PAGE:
Document Detail

Who can communicate with whom? Language experience affects infants' evaluation of others as monolingual or multilingual.
MedLine Citation:
PMID:  25460391     Owner:  NLM     Status:  In-Data-Review    
Adults recognize that people can understand more than one language. However, it is unclear whether infants assume other people understand one or multiple languages. We examined whether monolingual and bilingual 20-month-olds expect an unfamiliar person to understand one or more than one language. Two speakers told a listener the location of a hidden object using either the same or two different languages. When different languages were spoken, monolinguals looked longer when the listener searched correctly, bilinguals did not; when the same language was spoken, both groups looked longer for incorrect searches. Infants rely on their prior language experience when evaluating the language abilities of a novel individual. Monolingual infants assume others can understand only one language, although not necessarily the infants' own; bilinguals do not. Infants' assumptions about which community of conventions people belong to may allow them to recognize effective communicative partners and thus opportunities to acquire language, knowledge, and culture.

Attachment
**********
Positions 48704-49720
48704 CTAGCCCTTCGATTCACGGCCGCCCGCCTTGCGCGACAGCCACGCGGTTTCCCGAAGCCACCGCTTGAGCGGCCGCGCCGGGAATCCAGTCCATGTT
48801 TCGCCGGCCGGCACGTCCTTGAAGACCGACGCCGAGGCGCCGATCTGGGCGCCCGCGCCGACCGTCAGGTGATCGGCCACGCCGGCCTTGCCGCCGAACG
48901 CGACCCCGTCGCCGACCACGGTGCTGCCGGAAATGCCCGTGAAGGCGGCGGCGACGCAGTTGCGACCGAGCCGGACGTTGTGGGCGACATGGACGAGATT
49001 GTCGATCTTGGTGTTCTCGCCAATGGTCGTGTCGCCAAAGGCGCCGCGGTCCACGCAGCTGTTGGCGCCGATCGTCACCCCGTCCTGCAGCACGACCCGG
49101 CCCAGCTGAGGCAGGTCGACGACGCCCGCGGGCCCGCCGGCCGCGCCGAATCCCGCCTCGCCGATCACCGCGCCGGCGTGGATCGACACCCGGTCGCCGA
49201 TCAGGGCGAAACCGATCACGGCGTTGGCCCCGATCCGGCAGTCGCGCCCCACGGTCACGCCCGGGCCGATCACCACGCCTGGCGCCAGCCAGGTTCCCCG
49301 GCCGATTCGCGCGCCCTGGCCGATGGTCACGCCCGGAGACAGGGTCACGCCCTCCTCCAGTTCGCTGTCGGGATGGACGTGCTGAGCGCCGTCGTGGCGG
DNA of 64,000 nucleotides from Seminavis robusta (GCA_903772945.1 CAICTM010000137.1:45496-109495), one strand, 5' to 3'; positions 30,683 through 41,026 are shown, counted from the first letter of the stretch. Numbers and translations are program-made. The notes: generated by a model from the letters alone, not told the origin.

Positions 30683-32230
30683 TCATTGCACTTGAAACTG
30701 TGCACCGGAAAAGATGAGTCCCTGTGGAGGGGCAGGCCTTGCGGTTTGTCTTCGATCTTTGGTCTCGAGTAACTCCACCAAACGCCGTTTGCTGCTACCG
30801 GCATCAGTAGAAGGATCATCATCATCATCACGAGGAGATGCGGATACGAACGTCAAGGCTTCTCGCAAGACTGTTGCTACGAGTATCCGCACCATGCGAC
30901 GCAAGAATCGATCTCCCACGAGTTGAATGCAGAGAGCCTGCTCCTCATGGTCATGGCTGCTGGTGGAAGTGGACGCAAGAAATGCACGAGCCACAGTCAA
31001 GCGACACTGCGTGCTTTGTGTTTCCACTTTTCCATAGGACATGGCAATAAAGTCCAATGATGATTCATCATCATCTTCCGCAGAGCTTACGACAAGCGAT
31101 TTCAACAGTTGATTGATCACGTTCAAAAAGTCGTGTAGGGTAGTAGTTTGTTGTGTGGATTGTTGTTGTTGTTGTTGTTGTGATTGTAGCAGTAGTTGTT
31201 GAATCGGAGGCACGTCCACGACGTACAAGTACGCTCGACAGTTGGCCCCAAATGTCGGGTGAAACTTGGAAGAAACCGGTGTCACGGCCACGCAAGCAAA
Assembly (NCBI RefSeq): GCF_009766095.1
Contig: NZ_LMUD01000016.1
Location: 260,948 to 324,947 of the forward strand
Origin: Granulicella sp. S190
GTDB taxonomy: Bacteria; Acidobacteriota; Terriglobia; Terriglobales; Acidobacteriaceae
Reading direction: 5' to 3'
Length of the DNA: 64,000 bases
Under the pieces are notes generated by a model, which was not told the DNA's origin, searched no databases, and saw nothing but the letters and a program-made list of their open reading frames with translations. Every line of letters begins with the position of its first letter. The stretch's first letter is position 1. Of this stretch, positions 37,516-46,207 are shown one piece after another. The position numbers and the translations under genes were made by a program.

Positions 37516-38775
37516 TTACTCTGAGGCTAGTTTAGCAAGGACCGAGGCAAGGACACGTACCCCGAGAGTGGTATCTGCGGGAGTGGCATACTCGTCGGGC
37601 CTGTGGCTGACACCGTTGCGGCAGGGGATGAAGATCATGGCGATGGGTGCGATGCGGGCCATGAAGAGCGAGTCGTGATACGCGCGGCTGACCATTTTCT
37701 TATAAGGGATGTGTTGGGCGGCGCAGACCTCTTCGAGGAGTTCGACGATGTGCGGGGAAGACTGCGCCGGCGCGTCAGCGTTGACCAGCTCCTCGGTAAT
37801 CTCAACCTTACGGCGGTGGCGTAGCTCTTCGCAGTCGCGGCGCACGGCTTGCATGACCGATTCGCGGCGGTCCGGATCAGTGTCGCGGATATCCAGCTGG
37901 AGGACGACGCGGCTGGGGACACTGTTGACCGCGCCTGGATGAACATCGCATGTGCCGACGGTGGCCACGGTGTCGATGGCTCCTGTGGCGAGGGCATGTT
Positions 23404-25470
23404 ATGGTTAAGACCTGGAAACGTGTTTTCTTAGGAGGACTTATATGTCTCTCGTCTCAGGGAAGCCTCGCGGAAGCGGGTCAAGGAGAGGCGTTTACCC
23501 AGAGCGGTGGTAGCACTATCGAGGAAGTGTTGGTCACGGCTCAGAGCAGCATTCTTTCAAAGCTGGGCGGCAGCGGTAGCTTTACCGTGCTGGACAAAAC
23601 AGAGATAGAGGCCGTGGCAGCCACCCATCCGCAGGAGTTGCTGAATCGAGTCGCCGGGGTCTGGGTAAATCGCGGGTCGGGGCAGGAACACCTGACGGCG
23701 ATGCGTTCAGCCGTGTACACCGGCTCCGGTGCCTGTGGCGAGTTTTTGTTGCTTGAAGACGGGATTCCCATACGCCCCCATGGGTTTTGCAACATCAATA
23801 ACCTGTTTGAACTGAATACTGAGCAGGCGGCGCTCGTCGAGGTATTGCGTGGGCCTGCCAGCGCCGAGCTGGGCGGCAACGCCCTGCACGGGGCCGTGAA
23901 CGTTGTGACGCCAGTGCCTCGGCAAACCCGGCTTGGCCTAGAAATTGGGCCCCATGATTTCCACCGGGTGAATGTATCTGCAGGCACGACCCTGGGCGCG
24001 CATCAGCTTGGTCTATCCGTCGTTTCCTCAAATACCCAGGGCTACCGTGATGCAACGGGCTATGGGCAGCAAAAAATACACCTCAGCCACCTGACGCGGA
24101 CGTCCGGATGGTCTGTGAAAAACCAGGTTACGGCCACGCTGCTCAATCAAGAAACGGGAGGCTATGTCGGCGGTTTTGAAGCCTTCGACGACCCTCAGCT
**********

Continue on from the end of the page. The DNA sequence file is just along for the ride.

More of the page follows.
Casey E Pitts; Kristine H Onishi; Athena Vouloumanos
Publication Detail:
Type:  Journal Article     Date:  2014-11-21
Journal Detail:
Title:  Cognition     Volume:  134     ISSN:  1873-7838     ISO Abbreviation:  Cognition     Publication Date:  2015 Jan 
Date Detail:
Created Date:  2014-12-03     Completed Date:  -     Revised Date:  -    
Medline Journal Info:
Nlm Unique ID:  0367541     Medline TA:  Cognition     Country:  Netherlands    
Other Details:
Languages:  eng     Pagination:  185-92     Citation Subset:  IM    
Copyright Information:
Copyright © 2014 Elsevier B.V. All rights reserved.
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